Lesson - 25#### A One-Stop Guide to Statistics for Machine Learning

Lesson - 26#### Embarking on a Machine Learning Career? Here’s All You Need to Know

Lesson - 27#### How to Become a Machine Learning Engineer?

Lesson - 28#### Top 34 Machine Learning Interview Questions and Answers in 2021

Lesson - 29

Have you ever wondered how your email provider implements spam filtering? Or how online news channels perform news text classification? Or how companies perform sentiment analysis of their audience on social media?

With a machine learning algorithm called a Naive Bayes classifier, you can do all of these things.

This Naive Bayes tutorial covers the following topics:

- What is Naive Bayes?
- Naive Bayes and machine learning
- Where is Naive Bayes used?
- Why do we need Naive Bayes?
- Understanding a Naive Bayes classifier
- Demo: text classification using Naive Bayes

Get an in-depth understanding of the Machine Learning algorithm with the Machine Learning Training Course. Click to check out the course preview.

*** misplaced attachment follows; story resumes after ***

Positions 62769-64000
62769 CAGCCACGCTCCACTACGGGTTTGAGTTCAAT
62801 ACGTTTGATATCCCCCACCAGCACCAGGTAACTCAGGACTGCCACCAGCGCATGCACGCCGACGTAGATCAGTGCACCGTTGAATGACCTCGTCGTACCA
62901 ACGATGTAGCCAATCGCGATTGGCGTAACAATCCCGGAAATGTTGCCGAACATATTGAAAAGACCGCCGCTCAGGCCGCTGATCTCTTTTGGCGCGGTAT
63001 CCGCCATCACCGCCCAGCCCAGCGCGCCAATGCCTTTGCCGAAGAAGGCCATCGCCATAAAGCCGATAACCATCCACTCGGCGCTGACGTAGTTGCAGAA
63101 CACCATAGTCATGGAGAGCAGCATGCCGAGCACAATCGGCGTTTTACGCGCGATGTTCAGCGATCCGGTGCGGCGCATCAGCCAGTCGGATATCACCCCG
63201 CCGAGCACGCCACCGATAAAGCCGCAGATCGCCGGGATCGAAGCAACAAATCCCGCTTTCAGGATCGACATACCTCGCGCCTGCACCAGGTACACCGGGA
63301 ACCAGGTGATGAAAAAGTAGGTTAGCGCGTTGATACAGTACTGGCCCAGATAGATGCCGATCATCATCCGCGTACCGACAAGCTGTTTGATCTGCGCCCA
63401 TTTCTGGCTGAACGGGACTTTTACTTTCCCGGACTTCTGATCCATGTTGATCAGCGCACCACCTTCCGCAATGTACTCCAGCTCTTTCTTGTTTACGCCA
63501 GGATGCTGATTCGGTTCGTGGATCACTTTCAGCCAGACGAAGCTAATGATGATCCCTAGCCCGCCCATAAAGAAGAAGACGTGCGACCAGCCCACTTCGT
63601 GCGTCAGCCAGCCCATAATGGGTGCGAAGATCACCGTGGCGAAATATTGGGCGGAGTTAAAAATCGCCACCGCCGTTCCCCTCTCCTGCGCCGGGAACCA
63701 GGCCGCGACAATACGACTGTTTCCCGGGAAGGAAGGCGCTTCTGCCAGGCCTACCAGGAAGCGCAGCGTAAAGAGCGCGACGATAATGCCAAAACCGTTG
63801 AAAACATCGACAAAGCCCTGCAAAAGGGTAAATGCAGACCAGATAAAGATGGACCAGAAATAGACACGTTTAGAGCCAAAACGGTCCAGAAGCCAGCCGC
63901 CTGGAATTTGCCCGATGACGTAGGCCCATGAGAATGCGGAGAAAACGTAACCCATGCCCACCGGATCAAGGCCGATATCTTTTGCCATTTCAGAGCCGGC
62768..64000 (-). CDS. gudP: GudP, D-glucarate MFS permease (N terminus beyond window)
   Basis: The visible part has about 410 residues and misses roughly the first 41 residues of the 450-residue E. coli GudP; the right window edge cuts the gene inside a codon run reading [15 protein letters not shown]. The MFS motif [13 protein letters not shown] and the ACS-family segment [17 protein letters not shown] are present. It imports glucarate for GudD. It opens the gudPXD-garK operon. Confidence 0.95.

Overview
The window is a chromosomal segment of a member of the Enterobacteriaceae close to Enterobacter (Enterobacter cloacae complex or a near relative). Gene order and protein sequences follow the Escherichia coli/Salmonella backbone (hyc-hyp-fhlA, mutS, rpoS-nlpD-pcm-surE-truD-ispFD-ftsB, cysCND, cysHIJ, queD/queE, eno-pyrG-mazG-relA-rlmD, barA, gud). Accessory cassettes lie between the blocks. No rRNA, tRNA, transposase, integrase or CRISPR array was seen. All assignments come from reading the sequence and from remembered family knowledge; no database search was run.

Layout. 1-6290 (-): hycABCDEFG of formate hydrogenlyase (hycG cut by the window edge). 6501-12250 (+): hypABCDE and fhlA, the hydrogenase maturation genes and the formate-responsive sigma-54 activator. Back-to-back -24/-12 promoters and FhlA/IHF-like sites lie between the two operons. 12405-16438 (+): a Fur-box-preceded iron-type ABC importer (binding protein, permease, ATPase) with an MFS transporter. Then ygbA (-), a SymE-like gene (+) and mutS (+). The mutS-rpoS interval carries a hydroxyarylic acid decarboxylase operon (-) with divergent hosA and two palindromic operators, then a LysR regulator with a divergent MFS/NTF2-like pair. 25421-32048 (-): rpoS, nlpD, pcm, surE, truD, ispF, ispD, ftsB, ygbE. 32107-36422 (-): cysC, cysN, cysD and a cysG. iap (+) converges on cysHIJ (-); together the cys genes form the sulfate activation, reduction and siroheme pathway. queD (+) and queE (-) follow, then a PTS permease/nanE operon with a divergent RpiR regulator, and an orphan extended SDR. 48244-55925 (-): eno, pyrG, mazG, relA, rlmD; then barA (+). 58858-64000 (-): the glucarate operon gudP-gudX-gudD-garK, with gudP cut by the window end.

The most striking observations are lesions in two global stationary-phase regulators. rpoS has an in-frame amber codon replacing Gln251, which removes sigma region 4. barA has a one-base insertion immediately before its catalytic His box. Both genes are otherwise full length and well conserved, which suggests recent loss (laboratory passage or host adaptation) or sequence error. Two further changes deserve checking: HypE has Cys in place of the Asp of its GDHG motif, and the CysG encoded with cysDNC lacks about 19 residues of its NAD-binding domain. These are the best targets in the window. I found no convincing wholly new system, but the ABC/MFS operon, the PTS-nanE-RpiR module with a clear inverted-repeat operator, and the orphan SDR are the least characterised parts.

Let's start with a basic introduction to the Bayes theorem, named after Thomas Bayes from the 1700s. The Naive Bayes classifier works on the principle of conditional probability, as given by the Bayes theorem.

Let us go through some of the simple concepts of probability that we will use. Consider the following example of tossing two coins. If we toss two coins and look at all the different possibilities, we have the sample space as:{HH, HT, TH, TT}

While calculating the math on probability, we usually denote probability as P. Some of the probabilities in this event would be as follows:

- The probability of getting two heads = 1/4
- The probability of at least one tail = 3/4
- The probability of the second coin being head given the first coin is tail = 1/2